Summerfest (a sveekong music festival)
in Milwaukee. Not only were hometownu
followers disappointed, but the band
was not happy as well. "t broke a tradi-
tion"r Griffin said, "but our plans dif-
fered from the Summrrerfes program-
The mark that the group has left on its
fals is ohsIous at its shows. Fans kiow
the lyrics and relish the entertaining
antics of the band. the BoDeains' inter-
action nith the audience is electric. and
lars been foresver preserved on "Joe Dirt
Car'" a compiaion of live perfor-
mances at some of the group's favorite
The BoDeans' latest album, "Blend,"
features a mix of the band's quick-
based rock, as well as slower, more
emotional drama. "The Urrderstading"
has already hit the airwaves, and other
singles are soon to follow.
And so the group continues forward,
to its fans' hopes and dreams. The sound
of Lanas and Neumann, with fellow
musicians Griffin and Kitsos, catches
one's attention as much today as it did 10
years ago with sounds of home. The
fans know lyrics by heart, and new lis-
teners become fans with each new
The group will make its first appear-
ance at Ann Arbor's Summer Festival
Monday at the Power Center. Despite its
venture into unfamiliar territory, the
band is sure to find some of the local fol-
lowing to which it is accustomed, plus a
few who have yet to experience the
BqDeans' legeurdary te'tainnent..,

already captured much of the Paul
Taylor essence and spirit in its presenta-
tion of Taylor's works. Within Taylor's
lifetime, Taylor 2 could quite possibly
be as strong as the main company.
By Christopher Tkaczyk
Daily Ans Writer
When a Broadway performer comes
to town, it is considered a happening.
Not too often do the stars of the stage
come to Ann Arbor for special perfor-
mances. Last Wednesday the Ann Arbor
Summer Festival hosted Betty Buckley
for a special performance of her concert
tour. Buckley is probably most remem-
bered for her creation of the role of
Grizabella in the original Broadway
cast of Andrew Lloyd Webber's "Cats"
in 1981. Her soaring rendition of the
theater classic
launched her RE
into Broadway '
history. Her Beti
performance ofP
the song estab-
lished a mod-
ern Broadway
showtune standard. No one can go into
a fine restaurant without instantly rec-
ognizing the stealthy manipulation of
the piano keys to the tune of"Memory"
Television audiences probably most
remember Buckley as Abby Bradford,
the second mother on the family
series "Eight Is Enough," which fea-
tured her from 1978 to 1981 after the
actress who portrayed Dick Van
Patten's first television wife unex-
pectedly passed.
Buckley's most recent Broadway tri-
umph came when she was asked by
Lord Andrew Lloyd Webber to overtake
the demonic role of Norma Desmond,
the stair-climbing madwoman of his
film noir musical masterpiece "Sunset
Buckley's acting ability shone in her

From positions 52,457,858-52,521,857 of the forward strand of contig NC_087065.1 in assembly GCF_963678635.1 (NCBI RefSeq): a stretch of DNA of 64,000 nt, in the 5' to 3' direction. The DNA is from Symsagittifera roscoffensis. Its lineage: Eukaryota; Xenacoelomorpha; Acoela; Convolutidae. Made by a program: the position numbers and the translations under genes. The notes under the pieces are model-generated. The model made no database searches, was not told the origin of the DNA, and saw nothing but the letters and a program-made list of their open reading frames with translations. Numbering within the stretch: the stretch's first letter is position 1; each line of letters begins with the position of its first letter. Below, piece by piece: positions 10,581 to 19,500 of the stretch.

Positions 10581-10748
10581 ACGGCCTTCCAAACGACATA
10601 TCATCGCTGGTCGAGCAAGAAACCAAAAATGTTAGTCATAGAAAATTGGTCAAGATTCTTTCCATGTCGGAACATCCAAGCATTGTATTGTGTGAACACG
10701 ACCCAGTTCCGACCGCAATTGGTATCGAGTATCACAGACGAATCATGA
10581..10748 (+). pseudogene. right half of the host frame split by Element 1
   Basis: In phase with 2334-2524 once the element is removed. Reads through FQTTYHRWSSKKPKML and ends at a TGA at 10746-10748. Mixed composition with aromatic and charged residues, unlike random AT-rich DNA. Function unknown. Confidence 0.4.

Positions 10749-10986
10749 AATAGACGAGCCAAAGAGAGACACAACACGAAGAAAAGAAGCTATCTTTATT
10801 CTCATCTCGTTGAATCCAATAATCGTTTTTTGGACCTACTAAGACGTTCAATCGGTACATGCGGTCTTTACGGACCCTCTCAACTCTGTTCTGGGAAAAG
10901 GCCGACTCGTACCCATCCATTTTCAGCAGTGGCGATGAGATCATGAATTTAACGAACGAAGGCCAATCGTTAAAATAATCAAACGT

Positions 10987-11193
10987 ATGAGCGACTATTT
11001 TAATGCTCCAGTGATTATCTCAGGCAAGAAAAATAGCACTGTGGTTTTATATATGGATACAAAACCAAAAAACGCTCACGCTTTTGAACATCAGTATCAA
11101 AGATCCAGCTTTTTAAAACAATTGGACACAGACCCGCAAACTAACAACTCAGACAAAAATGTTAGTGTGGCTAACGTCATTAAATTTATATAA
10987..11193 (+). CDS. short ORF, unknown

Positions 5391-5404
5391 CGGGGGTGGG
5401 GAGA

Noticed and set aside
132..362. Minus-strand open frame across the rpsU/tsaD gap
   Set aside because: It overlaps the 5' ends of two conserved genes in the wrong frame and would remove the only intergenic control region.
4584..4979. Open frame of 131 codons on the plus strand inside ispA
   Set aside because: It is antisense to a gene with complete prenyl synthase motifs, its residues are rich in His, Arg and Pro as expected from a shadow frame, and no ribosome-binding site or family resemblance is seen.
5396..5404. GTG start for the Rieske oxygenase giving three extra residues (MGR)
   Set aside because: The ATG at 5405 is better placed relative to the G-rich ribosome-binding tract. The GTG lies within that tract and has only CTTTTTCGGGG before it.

concert at the Power Center. Every song
she undertook provided not only expert
singing and emotion, but dramatic tone
and elegance. Buckley'spowerful


Because Taylor 2 is a tiny group, small-
er communities can accommodate its
performances, lectures and master
classes - a step towards making quali-
ty modern dance more accessible.
vibrato rang the roof of the Power
Center and enchanted audiences with
her musical theater repertoire.
Buckley was accompanied by a
four-man jazz band who provided
entertaining and bouncing orchestra-
tions of her select works. Backed by a
piano, bass, percussion and brass
intruments, Buckley delightfuly
delivered an enticing evening of heart-
felt tunes to her enchanted audience.
Singing everything from Rodgers and
Hammerstein to Kurt Weill to Lloyd
Webber and Sondheim, the audience
never took their
eyes off the talent-
VIEW eddiva.
Among the
-y Buckley music chosen for
the evening was a
rower Center reminiscent song
Jure 25. 1997 about nostalgic
rememberance by
country/pop artist Mary ChapR
Carpenter. Buckley's announcement
beforehand that Carpenter's "Come
On, Come On" is currently her
favorite song didn't need to be revealed
because her performance alone could
prove such. Bringing the crowd to an
early emotional climax, Buckley
showed the moved audience how the-
atrical she transposes her songs into
dramatic monologues.
Two greater highlights of the evening
came when Buckley performed the two
Norma Desmond arias from "Sunset
Boulevard." Perhaps the greatest per-
formance of the night was given with
her rendition of "With One Look''
which garnished the performer with a
mid-act ovation.
The audience couldn't have been
more appreciative of the Ann Arbor
Summer Festival for bringing such a
grand diva to Ann Arbor for an exquis-
ite showcase of divine talent.

theme song
might look to some like a one-time hit,
to loyal fans it was just another fine;
example of the BoDeans' great music.
The mentality of the BoDeans exempli-
fies why it has crafted such a devoted
fan following. The band has a distinct
*pth about its music; both the group's
sound and its attitude portray what audi-
ences love to rear, and swhat makes the
BoDeans distinguishable from other
"'Go Slow Down' got back to what
we are all about,' said bassist Bob
Griffin in an interview with The
Michigan Daily. The album was pro-
duced by the BoDeans, and Griffin
said that "this allowed us to do what
Oe wanted, and use our own style."
The album features songs that venture
into intense emotional realms that
,exemplify the band's .depth; some- .